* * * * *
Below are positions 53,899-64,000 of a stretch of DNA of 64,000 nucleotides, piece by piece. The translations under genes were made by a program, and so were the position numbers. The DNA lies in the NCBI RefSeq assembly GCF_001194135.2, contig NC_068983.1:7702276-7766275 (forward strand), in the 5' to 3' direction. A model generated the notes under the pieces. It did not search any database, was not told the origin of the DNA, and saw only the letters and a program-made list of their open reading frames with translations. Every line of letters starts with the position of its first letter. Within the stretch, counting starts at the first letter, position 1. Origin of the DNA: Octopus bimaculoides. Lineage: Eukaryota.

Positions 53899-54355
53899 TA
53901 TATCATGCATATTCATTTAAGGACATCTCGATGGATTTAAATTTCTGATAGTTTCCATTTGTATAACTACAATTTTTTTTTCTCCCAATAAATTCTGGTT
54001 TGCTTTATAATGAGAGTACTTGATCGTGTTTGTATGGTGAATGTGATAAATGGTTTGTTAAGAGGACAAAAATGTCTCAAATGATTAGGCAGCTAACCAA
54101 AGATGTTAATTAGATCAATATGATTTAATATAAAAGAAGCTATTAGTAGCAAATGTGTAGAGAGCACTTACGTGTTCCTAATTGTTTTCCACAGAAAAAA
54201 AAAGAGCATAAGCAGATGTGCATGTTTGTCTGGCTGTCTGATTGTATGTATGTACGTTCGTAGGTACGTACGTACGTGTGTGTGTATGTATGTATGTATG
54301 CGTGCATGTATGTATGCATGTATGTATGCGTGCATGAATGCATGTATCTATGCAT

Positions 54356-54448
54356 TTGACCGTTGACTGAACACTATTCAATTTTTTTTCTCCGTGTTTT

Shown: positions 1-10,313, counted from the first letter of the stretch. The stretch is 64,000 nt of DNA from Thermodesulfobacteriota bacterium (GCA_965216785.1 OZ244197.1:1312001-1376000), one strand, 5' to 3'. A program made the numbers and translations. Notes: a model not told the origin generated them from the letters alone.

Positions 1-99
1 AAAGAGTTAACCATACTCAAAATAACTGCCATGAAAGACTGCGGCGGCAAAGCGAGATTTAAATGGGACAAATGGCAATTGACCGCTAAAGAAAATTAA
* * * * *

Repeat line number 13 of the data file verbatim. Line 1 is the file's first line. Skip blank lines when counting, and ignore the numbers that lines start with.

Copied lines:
1 AAAGAGTTAACCATACTCAAAATAACTGCCATGAAAGACTGCGGCGGCAAAGCGAGATTTAAATGGGACAAATGGCAATTGACCGCTAAAGAAAATTAA